Homeowners take great joy in tracking the estimated value of their property on homes.co.nz, when you subtract the amount owing on your mortgage you get an idea of your equity position – this is critical if you are thinking of buying and selling anytime soon.
Your equity is the amount of your house that you own if you sold it – for most of us, it’s the money you have leftover after paying the bank.
Having equity means you can sometimes:
- Use it as a deposit for another property
- Negotiate lower interest rates
- Top up your mortgage for debt consolidation, renovations or other big purchases
To calculate equity the formula is simple: House Value – Mortgage Amount = Equity
But don’t forget the Reserve Bank of New Zealand has some rules that banks have to follow most of the time. The main guidelines are:
- Your owner-occupied home needs to have 20% equity
- Your investment properties need to have 30% equity
What this means is that not all of your equity is yours to use immediately. Where these calculations can get confusing is when you are trying to understand the equity you have available to use right now without selling your house. Income permitting, you can borrow up to 80% of the value of your family home or 70% of your investment portfolio. For you to understand your immediate options, you need to calculate your usable equity.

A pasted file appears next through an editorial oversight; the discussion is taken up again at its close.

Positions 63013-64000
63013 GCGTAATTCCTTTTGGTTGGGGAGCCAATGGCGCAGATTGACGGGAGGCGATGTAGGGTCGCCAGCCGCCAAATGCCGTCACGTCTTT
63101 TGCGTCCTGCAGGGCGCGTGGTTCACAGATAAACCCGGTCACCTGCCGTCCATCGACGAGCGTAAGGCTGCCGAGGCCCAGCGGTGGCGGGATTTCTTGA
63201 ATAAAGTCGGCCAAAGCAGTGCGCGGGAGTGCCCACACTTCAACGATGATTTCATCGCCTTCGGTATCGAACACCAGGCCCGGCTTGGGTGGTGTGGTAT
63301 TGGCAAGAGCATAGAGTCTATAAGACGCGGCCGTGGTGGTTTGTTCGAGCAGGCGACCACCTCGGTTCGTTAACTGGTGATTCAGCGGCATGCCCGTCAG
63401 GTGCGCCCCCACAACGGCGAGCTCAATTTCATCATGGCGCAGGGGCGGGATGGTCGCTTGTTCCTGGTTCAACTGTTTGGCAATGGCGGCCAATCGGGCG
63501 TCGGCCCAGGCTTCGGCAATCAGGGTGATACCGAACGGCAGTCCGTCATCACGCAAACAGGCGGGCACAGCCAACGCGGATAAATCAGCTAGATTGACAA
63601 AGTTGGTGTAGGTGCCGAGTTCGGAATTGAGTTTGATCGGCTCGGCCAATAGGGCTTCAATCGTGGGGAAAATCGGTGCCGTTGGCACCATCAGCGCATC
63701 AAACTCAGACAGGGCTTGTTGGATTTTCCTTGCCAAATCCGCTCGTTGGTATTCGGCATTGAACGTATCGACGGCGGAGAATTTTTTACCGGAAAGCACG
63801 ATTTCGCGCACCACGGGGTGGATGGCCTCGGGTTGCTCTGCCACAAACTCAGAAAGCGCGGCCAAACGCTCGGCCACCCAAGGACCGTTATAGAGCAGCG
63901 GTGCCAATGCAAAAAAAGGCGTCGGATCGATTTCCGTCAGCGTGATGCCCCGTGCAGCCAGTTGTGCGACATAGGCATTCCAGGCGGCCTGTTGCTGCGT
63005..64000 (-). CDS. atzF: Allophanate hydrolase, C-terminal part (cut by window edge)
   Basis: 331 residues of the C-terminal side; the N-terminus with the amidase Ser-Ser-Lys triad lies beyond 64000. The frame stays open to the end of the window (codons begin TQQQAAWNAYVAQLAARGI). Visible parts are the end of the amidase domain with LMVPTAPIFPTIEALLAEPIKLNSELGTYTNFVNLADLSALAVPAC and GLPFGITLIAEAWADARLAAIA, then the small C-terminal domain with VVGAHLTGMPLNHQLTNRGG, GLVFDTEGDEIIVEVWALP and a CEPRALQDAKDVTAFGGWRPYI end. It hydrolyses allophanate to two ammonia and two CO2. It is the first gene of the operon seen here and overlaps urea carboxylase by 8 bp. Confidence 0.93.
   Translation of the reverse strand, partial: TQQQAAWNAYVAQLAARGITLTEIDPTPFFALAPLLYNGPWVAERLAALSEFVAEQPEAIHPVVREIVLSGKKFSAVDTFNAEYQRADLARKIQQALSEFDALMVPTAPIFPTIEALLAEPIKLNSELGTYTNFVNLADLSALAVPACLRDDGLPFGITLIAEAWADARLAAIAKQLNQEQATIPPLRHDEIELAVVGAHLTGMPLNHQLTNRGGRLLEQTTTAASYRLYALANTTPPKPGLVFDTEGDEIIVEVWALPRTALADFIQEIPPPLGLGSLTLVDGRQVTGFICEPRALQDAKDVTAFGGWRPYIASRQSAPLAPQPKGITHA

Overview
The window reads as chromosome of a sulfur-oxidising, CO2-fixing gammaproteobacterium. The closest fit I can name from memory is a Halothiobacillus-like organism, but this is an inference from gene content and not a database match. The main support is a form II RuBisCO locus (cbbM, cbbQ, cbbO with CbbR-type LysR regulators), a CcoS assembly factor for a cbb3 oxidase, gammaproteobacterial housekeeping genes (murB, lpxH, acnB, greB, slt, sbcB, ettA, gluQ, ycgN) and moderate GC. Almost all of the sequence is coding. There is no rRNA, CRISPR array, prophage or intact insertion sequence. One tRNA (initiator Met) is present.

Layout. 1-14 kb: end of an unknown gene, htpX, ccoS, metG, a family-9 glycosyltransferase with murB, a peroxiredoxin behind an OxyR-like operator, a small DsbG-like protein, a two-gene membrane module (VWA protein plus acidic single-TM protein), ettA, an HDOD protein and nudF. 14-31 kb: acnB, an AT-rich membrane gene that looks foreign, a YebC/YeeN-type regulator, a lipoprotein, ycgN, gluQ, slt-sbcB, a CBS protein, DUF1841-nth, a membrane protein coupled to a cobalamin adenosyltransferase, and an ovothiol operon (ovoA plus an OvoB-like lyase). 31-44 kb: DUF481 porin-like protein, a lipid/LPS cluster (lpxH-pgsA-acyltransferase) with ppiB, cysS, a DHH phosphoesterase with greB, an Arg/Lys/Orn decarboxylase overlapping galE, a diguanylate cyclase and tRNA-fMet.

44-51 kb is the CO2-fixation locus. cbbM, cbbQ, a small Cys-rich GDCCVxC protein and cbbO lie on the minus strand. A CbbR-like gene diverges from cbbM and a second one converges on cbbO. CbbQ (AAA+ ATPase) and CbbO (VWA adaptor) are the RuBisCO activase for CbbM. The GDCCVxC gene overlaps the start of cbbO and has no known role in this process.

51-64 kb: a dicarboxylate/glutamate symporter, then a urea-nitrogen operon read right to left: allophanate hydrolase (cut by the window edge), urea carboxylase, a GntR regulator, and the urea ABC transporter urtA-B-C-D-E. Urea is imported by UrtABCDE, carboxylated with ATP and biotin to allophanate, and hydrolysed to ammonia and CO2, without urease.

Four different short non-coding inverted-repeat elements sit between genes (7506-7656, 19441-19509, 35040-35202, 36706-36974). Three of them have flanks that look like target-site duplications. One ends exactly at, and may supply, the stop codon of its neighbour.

What number should I use?
- To track your net worth and wealth-building progress, use total equity. Especially if the market is flat as the value may not increase fast, but your equity will increase as you pay down your mortgage.
- To discover your immediate options, use usable equity. This equity is available for you to use in a variety of situations by restructuring your mortgage.
To get help calculating these numbers try the online Mortgage Snapshot – it takes 90 seconds and gives you a lot of useful information.
PS. If your goals require a more aggressive lending strategy, outside of the RBNZ’s rules, mortgage advisers have access to ‘non-bank lenders’. Clients find this a lifesaver for aggressive property investment or to save their home after finding themselves in financial strife.